Look, no hands! But seriously…

So yesterday I had a sick day. I made a sub plan, dropped Drew off at school, and drove to urgent care in my boots and sweatshirt. My hair was gross. I had a gross-sounding cough and my body was worn out. 

I sat in the waiting room, then was ushered back by a guy in a mask who kept calling me sweetie even though he was probably, like, thirteen.

Whatever. He’s a nurse in a pandemic—he’s worth 2 of me.

The doctor was also very nice, even though his mask looked like Bane’s. He asked me all the relevant questions about fever/shortness of breath/vomiting. No, no, no. Then he noticed my hands. 

They’re cracked and dry, and look like they’re peeling—like their protective covering is worn and needs to be replaced. Blood shows through the cracks. I look like the ground in a drought, I thought. 

“Your hands look dry,” was all he said.

“Yeah…I’m a teacher. I wash my hands a lot.”

“Oh, good for you. What do you teach?”

“Third grade.” It felt so abnormal not to be with them. When you teach, your internal clock is locked on school-day coordinates. They were all in Spanish now, they’d be going to Art…

“I could never do that,” he chuckled. 

“Doctors always say that!” I exclaimed, as I have before. I think my third blog post was about this very thing. “And there you are giving shots. I would never trade places.”

He shrugged. “It takes a special kind of person to be a teacher,” he said genially.

I had some kind of respiratory infection; he gave me an antibiotic and steroid.

I went to Walgreens—the lane was full and it took ages. I drove through Dunkin Donuts and consumed a donut, a bagel, and an orange juice without touching anything.

It’s a talent I’ve really perfected over the last 18 months—look, no hands! I open doors with my elbow and foot, keep my hands in my pockets or sleeves, and remove my glasses by shaking my head back and forth over a flat surface until they fall off. I can’t remember the last time I touched a light switch.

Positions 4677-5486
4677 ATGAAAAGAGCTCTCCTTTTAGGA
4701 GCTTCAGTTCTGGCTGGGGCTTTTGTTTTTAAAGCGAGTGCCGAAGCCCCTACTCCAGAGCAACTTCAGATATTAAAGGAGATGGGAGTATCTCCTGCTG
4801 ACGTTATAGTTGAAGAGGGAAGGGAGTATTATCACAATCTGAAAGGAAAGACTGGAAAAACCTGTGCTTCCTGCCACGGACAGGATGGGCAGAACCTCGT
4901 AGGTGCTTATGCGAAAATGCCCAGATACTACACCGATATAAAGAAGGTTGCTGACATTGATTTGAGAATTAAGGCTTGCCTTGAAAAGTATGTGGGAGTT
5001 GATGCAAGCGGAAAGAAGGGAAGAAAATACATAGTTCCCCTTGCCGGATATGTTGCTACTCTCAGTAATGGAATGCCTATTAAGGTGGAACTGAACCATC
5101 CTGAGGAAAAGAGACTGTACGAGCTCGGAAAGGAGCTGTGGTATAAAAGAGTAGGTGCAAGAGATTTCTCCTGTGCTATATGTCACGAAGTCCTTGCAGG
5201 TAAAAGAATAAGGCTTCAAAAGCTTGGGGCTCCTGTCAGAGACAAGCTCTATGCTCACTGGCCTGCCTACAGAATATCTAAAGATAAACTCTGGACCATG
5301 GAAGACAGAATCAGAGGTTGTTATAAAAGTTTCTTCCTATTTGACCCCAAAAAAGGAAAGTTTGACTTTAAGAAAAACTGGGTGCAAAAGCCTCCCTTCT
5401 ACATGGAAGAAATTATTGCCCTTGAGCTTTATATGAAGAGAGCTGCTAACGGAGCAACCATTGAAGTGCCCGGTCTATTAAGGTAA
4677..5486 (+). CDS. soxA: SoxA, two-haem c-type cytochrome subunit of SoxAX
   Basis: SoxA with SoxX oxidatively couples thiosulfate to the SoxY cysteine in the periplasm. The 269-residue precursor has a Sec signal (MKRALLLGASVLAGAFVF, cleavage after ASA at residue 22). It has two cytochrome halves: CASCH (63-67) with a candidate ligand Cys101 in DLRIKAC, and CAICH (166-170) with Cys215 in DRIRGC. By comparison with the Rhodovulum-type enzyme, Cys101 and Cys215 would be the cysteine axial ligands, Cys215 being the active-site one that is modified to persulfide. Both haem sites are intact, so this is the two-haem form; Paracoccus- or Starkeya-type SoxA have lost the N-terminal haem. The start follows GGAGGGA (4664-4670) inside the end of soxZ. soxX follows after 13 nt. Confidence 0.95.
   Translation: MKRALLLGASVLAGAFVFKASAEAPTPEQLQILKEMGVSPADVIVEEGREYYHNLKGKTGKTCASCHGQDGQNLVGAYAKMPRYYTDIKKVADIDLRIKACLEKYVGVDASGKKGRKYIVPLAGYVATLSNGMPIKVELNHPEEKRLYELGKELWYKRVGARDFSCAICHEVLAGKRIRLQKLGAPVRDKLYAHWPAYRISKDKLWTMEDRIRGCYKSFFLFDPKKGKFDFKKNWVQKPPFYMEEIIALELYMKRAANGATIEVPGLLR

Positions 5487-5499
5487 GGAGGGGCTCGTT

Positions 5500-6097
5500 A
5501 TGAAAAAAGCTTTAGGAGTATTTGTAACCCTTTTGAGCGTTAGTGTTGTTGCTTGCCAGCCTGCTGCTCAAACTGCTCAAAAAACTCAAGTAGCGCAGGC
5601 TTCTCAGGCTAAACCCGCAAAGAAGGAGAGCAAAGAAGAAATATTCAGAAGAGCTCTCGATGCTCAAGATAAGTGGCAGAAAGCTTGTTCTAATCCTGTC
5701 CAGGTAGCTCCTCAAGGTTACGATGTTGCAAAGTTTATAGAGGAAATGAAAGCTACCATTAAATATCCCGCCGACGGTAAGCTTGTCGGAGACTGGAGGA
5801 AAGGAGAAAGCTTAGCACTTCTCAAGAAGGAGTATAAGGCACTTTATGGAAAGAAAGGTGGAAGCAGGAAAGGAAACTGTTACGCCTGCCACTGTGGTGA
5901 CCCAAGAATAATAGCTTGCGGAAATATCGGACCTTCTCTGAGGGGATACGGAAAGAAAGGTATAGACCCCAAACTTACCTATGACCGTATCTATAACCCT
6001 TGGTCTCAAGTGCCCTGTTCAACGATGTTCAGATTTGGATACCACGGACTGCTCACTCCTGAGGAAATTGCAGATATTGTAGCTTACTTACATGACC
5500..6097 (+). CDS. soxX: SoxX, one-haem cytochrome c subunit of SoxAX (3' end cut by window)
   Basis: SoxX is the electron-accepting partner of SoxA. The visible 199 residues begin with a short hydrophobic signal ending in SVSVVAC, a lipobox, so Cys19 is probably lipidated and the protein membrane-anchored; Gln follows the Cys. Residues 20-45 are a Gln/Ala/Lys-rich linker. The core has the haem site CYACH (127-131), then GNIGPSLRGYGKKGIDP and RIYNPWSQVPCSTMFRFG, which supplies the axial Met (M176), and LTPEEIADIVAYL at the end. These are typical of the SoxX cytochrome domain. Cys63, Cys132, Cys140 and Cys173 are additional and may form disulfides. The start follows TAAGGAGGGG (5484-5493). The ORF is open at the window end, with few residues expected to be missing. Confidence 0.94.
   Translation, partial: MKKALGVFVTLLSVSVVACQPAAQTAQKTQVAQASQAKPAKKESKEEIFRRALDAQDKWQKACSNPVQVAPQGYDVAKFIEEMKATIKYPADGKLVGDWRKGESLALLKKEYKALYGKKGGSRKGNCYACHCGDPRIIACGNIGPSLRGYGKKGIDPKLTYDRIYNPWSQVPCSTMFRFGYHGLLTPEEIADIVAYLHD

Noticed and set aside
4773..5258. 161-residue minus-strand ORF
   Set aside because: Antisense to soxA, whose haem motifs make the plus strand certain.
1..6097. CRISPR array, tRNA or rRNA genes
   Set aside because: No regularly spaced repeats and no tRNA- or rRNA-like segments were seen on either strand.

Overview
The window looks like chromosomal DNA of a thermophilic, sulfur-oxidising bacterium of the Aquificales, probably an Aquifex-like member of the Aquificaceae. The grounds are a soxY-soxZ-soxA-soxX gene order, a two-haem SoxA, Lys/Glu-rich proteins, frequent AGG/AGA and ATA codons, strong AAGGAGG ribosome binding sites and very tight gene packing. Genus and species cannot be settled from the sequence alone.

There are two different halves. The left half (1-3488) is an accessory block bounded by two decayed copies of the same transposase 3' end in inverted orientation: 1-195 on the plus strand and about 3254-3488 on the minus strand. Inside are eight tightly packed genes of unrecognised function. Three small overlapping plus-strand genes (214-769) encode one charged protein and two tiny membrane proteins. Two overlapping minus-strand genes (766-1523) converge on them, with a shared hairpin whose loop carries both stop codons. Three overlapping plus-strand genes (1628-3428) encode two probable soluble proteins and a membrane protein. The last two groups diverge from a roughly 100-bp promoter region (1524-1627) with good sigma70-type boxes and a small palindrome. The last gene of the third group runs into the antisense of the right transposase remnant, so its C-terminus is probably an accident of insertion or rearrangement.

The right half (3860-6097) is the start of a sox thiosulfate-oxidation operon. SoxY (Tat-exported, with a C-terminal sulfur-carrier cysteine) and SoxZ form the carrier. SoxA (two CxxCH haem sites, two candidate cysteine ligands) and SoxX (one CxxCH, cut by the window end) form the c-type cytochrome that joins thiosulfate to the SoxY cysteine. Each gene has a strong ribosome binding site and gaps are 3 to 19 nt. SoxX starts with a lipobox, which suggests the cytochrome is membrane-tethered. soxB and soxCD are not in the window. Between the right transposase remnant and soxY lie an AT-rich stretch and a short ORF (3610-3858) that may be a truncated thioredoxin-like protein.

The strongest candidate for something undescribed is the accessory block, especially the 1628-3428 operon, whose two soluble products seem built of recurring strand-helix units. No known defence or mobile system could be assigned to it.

It will probably be a quaint thing my son and his kids can laugh about when I’m gone—a generational thing, like thrift or hairspray. Something that dates me—, “My mom was never the same after 2020,” my chapter in Andrew’s autobiography will start.

Anyway, I went home and laid down on the sofa in the quiet house. I realized I was actually sitting and thinking, for the first time in ages. I’m so busy, you guys. My son is in school and I want to be such a good teacher and I want to keep my house clean and I want my folks to get good Christmas presents and I gained seven pounds this year…

I realized I hadn’t written any blog posts in so long, I couldn’t recall when. I wondered if I wanted to do it anymore. 

It’s almost 2022–and 2020 did a number on me, guys. My hands have never looked this bad. I’ve always had dry skin on my hands in the winter, but this year they’ve cracked and bled like I was a Downton Abbey scullery maid. The hand washing, the hand sanitizer, the Lysol…it’s so much easier to just not touch things.

I realized that I was being melancholy. 

Spotify says my mood this year was ‘Wistful and Uplifting’. I listened to Limelight by Rush like 150 times…what’s that about? 

Yes, I spent a lot of 2021 worried about the pandemic and about Drew starting school. Yes, I got sick even though I spent all that time avoiding germs and people. But I also spent a lot of time discovering things by accident. 

I read Rebecca—it’s really good. I re-learned how to make bread. I drove on highways without thinking and discovered this super cool overpass that Andrew likes. I discovered steamed teriyaki chicken buns. I realized The Nightmare Before Christmas is a metaphor about staying in your lane.

I tried to read Dune. I got, like, 100 pages in. I walked in on my husband watching the movie from the 80s, and I left when some guy was going to have to milk a cat—my husband cried, “That’s not in the book!” Yeah, no kidding.

I got tested for Covid a bunch of times and felt the icy fear that accompanies a cough…and I got used to it, I guess.

What is this post about? Well, team, it’s about the fact that life is hard but doctors and nurses are making it better. And so is Andrew. And so are books and chicken teriyaki and Limelight by Rush. And so are you. 

Thank you for reading this, even though I haven’t written in a long time and I’m not very funny at the moment. I see the stats—I know you still read old posts, and I appreciate it. I hope it makes you feel less alone, less weird for worrying about things. Less weirded out by Dune. It’s just weird, you aren’t going crazy.

God bless, team 🙂

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